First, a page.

This did, however, mean that we were then informed of the  next planning meeting. As you may be aware of, the Open Government Partnership Africa Outreach will be hosted by Kenya on 29-30 May 2013. It has been agreed that South Africa hosts the planning meeting with Kenya and other critical stakeholders. There will therefore be a planning meeting on the 10th of April 2013 in Pretoria. The venue is still to be announced, but we will try and keep everyone informed as more information comes to light. However, again given the short timelines, the associated high costs mean that it is very difficult for civil society to participate so last minute and in the clear absence of any government financial support to facilitate participation.

Monitoring SA progress: environmental research

As an acknowledgment that monitoring of the South African OGP commitments must be multi-faceted, we have begun consolidating our research – and the research of our partner organisations – to provide evidence-based feedback on the actual state of transparency in South Africa. In order to consolidate this easily and simply, we have created a new page which can be viewed here on the Environmental Scan page.

A significant part of being involved in the open information community is trying to ensure the broad and open dissemination of research, and not just government data. This work can provide responsive insight into whether – through the implementation of the South African commitments – any real change is being effected in the transparency environment.

Liberia and OGP – a commentary by Alison Tilley

Liberia is not a wealthy country, but they have ambitious plans. Their Vision 2030, and Agenda for Transformation are often mentioned as the guiding documents for changing the lives of the 10 million Liberians, still engaged in reconstruction after the war. UN and international aid agencies still have many large offices in Monrovia, a testament to the interest and influence of the international community.

The Liberians are keen to make the most of the interest, and have acceded to many of the requests made of them to sign various charters and declarations.  Madame Sirleaf Johnson, the President, agreed to sign up to the Open Government Partnership in 2011, the self described ‘race to the top’ process encouraging openness and transparency. Now some time later, the pressure is on for Liberia to produce their action plan for the OGP, which plan was released while a group of civil society supporters of OGP were visiting Liberia.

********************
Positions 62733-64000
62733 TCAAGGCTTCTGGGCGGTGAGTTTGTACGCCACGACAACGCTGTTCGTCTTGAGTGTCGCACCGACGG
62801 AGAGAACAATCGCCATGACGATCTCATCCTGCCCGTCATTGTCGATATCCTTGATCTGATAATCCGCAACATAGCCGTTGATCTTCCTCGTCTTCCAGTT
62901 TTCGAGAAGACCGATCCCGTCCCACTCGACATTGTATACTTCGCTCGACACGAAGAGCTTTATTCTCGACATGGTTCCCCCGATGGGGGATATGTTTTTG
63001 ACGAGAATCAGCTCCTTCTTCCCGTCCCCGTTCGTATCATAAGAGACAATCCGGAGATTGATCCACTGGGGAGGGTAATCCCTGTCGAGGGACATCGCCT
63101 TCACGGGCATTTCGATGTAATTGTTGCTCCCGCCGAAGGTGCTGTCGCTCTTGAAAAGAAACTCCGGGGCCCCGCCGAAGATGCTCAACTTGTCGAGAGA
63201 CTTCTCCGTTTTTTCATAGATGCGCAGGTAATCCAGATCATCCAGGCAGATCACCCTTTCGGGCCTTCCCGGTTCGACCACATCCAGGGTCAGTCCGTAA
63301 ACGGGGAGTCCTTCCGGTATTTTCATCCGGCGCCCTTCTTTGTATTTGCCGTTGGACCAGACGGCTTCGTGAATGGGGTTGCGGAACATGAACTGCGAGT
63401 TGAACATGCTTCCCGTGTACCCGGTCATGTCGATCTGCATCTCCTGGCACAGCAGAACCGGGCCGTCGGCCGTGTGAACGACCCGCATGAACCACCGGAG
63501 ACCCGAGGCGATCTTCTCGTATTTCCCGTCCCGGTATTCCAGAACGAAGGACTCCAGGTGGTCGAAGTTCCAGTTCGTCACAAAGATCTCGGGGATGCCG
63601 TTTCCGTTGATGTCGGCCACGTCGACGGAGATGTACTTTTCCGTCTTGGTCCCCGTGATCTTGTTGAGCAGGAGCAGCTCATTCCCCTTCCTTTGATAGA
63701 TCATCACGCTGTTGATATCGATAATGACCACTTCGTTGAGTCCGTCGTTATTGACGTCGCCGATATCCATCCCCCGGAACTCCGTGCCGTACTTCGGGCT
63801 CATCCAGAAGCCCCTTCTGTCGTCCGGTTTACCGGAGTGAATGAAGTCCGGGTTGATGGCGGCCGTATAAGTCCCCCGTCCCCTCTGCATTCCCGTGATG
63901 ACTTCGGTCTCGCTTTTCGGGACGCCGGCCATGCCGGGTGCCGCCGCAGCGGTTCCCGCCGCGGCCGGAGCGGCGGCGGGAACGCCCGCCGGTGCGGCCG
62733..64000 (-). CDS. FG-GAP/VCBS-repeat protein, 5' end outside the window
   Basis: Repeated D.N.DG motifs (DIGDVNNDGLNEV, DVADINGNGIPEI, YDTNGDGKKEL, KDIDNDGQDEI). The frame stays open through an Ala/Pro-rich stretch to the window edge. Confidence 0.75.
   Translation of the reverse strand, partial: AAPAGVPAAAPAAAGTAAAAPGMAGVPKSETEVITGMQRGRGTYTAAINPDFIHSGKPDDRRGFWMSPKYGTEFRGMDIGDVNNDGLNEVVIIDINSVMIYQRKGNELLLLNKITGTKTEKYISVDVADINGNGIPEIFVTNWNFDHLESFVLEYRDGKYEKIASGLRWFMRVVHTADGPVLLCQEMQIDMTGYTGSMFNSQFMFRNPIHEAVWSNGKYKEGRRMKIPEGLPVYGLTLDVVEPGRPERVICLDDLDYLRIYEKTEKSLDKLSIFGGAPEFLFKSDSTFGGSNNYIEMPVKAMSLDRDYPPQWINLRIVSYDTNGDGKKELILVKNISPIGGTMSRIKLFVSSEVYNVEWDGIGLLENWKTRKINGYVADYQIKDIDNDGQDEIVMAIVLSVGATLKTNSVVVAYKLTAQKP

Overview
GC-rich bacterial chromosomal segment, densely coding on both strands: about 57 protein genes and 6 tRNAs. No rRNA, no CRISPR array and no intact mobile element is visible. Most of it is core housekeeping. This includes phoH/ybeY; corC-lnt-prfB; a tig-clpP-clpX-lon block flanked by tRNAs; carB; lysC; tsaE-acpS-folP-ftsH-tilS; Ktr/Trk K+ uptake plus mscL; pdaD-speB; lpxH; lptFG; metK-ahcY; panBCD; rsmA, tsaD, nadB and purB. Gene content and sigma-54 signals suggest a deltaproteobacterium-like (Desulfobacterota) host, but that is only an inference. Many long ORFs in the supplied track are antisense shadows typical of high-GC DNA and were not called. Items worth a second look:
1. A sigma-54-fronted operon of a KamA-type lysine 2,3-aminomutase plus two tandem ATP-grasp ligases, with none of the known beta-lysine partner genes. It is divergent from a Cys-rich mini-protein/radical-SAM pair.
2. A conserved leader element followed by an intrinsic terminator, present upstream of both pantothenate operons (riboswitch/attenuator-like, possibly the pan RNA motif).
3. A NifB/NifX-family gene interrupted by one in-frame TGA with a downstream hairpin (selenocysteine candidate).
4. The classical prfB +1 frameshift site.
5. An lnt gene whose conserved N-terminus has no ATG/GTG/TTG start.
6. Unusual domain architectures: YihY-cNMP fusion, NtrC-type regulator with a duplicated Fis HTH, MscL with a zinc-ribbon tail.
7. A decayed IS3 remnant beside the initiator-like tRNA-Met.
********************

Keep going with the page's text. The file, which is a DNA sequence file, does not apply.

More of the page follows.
Made up of the OGP civil society co ordinator, Paul Massen,  AFIC director, Gilbert Sendugwa, and  Peter Tumwine, and ODAC’s Alison Tilley, the delegation were very pleased to be present at the unveiling of the draft plan.

The draft OGP plan for Liberia has a number of really interesting and unique features. My pick of the commitments – firstly, it plans for whistleblowing laws to be passed, which may be the only OGP commitment around whistleblowing. Secondly, it promises to pass the Code of Conduct for Civil Servants – a constitutional requirement sine 1986.  Thirdly, it promises implementation of their Freedom of Information (FOI) Law, a recently passed Act, which has been recognized as a very well drafted law.

The FOI creates the first African Information Commissioner, which is a key part of implementing any FOIA law. I was very pleased to be able to visit Commissioner Freeman with our group, and ask him how it’s going, since he was confirmed in August.

It’s not going well.

The current Commissioner has no budget. And when I say no budget, I don’t mean no money for projects and outreach. I mean no money for rent, telephone, paper, pens – let alone lawyers, information systems, etc. No submission was made in the last budget round for money for his office, and that appears to have been that. A new round is beginning now – perhaps this will solve the problem?

There is already word out that the law is not working, and that requests have been refused. The Commissioner has four complaints, but to be honest, what is he to do with them, with no communications, no office, and one staff member?

The OGP commitments around FOIA are going to face a real hurdle in implementation until Commissioner Freeman gets a staff. He has a desk – lets build from there.

Next Africa OGP VC: 18 April 2013

A final date, and the details, for the next OGP Video-conference have been finalised – just prior to the government OGP meeting in London, at the end of the month. This conference, held in collaboration with the World Bank Institute and OGP Independent Civil Society Coordinator, is scheduled for April 18, 2013 at 3:00pm in East Africa, 12 noon in Accra and Monrovia, 2:00PM in Cape Town and Johannesburg, 8:00am in Washington and 1:00PM in Brussels.
At the last VC we started discussing the way government and civil society work together at national level. During this third VC we want to explore this engagement much more in-depth. Attached you will find a set of guiding questions to help you prepare. Understanding how the cooperation is organized, what the mandate is, who is involved, but also why that works or does not work, what advice you might have for other countries. So the focus is on concrete experiences and lessons for African civil society engagement with Governments around OGP. It will also enlist suggestions for discussion at the forthcoming Africa OGP Regional meeting scheduled for May 2013. You can confirm attendance by sending a mail to Peter here.
For information about the first and second VC please follow this link and this link.